How to Add Gluten to All-Purpose Flour

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Homemade bread often defies success, emerging from the oven as a dense loaf that presents a challenge to tooth and jaw. Though the beginning baker might suspect a problem with yeast, the real culprit might be a lack of proteins in the flour. These proteins form gluten strands, the strands, in turn, providing a sort of trellis for the dough, giving it lightness and structure. When all-purpose flour lacks enough proteins to create a proper loaf, bakers can add gluten, which, like all-purpose flour, is a wheat product.

Things You'll Need

  • Vital wheat gluten flour, about 75 percent protein
  • Tablespoon measure
  • 1-cup measure
  • All-purpose flour
  • Mixing spoon
  • Buy the gluten, using the nutritional information on the package to ensure the product is about 75 percent protein per serving. Thus, if the serving size is 30 g, 23 g of protein more than suffices.

  • Add 1 tbsp. gluten with every cup of all-purpose flour used when your recipe calls for you to add the dry ingredients, including flour. If using a bread machine, when the recipe calls for flour, alternate each cup of the flour with the gluten.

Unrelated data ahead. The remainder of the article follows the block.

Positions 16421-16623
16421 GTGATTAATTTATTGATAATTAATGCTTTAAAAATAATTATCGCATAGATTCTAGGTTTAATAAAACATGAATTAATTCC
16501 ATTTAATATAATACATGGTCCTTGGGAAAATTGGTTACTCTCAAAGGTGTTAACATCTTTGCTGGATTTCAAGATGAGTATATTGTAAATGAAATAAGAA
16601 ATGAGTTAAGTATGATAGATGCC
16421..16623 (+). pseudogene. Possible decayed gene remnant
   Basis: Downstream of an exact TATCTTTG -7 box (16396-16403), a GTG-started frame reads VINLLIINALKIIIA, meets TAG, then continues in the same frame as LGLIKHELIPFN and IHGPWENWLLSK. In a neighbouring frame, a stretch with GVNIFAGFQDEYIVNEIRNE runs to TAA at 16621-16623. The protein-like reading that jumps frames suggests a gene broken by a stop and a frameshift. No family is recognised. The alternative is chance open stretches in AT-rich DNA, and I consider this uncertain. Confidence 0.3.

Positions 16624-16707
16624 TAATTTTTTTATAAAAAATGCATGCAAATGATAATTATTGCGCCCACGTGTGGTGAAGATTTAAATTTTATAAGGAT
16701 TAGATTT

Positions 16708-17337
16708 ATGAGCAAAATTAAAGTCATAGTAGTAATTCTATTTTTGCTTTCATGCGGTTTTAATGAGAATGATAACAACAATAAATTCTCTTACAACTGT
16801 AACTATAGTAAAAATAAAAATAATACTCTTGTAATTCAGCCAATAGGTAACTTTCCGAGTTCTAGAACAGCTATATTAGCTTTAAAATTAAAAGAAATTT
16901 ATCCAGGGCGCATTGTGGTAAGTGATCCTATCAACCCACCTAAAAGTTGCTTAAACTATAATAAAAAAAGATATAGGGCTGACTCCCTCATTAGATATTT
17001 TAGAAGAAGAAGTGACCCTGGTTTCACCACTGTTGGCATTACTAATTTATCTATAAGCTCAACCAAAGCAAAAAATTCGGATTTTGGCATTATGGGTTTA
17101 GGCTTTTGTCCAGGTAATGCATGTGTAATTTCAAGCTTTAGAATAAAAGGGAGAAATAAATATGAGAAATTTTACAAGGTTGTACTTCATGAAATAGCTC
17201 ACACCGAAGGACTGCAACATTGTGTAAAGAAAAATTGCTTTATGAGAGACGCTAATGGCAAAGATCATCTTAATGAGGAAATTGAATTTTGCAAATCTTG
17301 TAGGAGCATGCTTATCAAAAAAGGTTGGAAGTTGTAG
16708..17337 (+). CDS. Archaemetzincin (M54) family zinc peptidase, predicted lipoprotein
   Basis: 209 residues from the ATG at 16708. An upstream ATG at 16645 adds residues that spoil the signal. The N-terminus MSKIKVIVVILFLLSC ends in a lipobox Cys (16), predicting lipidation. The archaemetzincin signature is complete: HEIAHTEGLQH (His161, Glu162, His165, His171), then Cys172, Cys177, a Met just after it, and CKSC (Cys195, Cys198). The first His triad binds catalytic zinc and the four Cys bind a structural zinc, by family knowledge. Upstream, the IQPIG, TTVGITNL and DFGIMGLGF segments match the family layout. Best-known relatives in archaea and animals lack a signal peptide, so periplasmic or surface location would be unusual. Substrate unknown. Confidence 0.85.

• Stir the gluten, flour and other dry ingredients together.

Tips & Warnings

  • Before you add gluten to all-purpose flour, check the protein content of the flour.
  • Gluten goes by many names including vital wheat gluten, vital wheat gluten flour, pure gluten and gluten flour, among other monikers.
  • Considering the differences in protein content among flours, you may need to experiment with the amount of gluten to flour until you achieve the texture and structure you like.
  • Don't add gluten to all-purpose flour to be used in recipes for cookies, cakes and other products besides bread.

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References

  • Photo Credit bread image by Maria Brzostowska from Fotolia.com
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